Inside Politics wrote about the impact of photo ID after the November municipal elections, when a greater share of voters had their ballots rejected.

After November, the state Board of Elections reminded county elections boards that they must approve properly completed exception forms. That appears to have decreased the number of rejected ballots.

Hard to calculate racial disparities

The Board of Elections data file doesn’t have race data for dozens of voters.

(When looking at the 473 voters who were rejected, I tried to find their race on my own by putting the voter’s name in a different database.)

But the bigger problem when trying to calculate racial disparities is that voters are increasingly not saying what their race is when registering to vote.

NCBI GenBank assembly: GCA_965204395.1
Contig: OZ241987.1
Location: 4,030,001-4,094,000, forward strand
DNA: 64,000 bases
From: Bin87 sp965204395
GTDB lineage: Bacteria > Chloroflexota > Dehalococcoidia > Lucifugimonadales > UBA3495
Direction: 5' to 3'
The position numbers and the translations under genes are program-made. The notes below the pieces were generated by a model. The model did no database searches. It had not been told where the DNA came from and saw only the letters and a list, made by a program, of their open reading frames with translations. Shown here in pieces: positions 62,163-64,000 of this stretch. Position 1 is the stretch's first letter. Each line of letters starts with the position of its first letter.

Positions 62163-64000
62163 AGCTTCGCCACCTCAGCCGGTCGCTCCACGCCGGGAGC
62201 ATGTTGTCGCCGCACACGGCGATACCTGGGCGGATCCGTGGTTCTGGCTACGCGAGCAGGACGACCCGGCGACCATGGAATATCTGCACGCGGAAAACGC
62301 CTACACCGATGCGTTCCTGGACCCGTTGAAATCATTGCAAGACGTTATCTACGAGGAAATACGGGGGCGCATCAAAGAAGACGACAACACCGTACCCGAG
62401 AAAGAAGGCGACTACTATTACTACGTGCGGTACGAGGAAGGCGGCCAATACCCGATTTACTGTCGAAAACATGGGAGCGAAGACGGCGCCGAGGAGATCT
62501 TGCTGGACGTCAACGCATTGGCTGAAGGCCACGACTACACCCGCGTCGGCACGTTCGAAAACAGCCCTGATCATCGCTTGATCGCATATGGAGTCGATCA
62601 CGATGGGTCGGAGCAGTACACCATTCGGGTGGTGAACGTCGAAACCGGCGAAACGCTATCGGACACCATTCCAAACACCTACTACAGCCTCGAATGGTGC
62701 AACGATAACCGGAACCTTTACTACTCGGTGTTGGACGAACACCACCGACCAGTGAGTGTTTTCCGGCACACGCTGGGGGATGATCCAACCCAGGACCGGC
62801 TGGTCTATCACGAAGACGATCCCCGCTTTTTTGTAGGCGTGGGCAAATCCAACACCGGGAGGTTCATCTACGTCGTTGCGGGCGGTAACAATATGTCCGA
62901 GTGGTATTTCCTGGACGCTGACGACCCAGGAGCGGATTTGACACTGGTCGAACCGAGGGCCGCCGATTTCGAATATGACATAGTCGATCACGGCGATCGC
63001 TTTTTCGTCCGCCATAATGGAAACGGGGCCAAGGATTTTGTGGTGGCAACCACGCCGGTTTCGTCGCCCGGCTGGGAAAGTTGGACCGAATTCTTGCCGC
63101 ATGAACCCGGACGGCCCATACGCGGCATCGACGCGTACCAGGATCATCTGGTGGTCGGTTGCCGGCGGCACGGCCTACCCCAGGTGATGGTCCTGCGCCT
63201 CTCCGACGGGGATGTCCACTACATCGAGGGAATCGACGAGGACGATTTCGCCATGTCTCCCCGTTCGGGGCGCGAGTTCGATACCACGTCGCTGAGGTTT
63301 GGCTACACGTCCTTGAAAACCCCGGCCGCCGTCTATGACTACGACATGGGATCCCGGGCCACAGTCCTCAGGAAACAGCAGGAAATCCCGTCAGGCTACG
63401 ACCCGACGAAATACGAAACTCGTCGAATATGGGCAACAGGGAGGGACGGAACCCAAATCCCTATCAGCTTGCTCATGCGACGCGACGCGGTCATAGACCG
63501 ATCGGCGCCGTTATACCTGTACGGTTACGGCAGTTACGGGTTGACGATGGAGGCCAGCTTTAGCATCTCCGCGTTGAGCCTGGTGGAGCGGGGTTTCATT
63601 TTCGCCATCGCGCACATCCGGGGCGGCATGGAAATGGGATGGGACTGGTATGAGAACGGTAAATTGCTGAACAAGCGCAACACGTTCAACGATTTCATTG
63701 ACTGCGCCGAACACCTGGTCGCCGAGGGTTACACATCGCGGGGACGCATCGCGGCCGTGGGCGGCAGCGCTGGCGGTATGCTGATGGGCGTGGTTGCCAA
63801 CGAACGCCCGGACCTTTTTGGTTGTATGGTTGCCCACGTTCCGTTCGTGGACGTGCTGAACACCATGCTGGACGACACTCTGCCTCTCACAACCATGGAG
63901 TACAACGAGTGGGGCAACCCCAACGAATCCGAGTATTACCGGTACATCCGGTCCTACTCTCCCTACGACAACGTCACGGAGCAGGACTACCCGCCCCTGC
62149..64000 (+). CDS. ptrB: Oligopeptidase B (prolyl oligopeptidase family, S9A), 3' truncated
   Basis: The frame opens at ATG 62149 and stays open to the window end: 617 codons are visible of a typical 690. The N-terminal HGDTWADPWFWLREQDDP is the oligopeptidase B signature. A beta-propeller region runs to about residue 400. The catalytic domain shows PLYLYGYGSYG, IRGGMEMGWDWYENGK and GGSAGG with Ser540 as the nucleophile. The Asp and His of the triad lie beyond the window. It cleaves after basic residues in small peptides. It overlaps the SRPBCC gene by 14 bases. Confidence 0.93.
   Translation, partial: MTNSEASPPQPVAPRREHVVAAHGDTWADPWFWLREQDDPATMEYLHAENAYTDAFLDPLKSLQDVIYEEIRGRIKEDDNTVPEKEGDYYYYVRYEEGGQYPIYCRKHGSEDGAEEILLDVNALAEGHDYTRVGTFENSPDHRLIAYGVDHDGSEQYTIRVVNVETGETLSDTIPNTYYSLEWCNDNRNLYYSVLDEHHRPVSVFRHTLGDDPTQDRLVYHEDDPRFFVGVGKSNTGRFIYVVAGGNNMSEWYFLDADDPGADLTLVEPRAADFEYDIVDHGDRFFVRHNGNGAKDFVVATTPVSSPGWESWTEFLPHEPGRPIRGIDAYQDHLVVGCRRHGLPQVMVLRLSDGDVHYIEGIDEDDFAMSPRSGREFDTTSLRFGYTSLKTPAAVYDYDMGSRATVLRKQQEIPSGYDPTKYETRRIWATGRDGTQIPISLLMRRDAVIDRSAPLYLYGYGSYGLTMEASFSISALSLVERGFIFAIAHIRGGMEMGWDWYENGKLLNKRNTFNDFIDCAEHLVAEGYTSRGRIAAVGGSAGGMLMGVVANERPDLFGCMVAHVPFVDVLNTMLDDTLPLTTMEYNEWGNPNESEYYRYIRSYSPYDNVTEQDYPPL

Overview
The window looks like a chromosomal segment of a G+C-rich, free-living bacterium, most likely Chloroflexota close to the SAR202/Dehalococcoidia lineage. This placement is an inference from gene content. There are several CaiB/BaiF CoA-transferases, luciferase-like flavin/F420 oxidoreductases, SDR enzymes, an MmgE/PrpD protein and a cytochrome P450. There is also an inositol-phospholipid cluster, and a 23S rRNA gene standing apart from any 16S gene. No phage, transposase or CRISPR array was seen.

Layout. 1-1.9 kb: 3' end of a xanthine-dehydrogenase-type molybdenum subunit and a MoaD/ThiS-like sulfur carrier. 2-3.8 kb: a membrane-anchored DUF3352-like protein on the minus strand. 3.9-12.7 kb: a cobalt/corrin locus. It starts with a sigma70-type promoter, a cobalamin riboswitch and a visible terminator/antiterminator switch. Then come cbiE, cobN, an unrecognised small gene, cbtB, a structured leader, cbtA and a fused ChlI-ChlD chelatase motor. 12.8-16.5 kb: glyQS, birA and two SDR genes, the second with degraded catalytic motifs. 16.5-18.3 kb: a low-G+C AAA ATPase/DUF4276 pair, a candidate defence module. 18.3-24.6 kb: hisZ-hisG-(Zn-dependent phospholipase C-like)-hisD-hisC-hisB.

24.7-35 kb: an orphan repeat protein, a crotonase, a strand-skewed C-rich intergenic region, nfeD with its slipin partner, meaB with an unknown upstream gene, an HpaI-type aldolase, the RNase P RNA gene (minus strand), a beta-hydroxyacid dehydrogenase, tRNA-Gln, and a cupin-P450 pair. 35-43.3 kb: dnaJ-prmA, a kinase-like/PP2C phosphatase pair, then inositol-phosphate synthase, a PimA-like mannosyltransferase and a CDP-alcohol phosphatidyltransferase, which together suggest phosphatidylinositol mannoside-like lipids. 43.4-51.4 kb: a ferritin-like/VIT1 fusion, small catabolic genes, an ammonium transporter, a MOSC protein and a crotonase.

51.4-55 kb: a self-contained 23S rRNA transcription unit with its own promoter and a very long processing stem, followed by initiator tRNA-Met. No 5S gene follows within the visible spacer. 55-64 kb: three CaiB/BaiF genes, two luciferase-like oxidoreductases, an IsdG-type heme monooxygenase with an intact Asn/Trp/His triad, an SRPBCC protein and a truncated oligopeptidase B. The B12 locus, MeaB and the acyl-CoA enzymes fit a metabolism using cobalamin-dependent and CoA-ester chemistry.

Twelve percent of all registered voters in the state have either an undesignated race or are listed as “other.” That makes it extremely difficult to determine the exact impact a new voting law has.

It’s also impossible to know whether some people decided not to vote because they didn’t have photo ID.

What’s next

There is a trial in federal court starting in May over the photo ID law. The NAACP’s complaint alleges that the voter ID provision disproportionately burdens African American and Latino residents in violation of the Voting Rights Act and the 14th and 15th Amendments of the U.S. Constitution.

And it’s possible Republican legislative leaders could make changes to the photo ID exception form, or get rid of it completely. North Carolina House Speaker Tim Moore has said he believes the form undermines the photo ID law.

Steve Harrison is WFAE's politics and government reporter. Prior to joining WFAE, Steve worked at the Charlotte Observer, where he started on the business desk, then covered politics extensively as the Observer’s lead city government reporter. Steve also spent 10 years with the Miami Herald. His work has appeared in The Washington Post, the Sporting News and Sports Illustrated.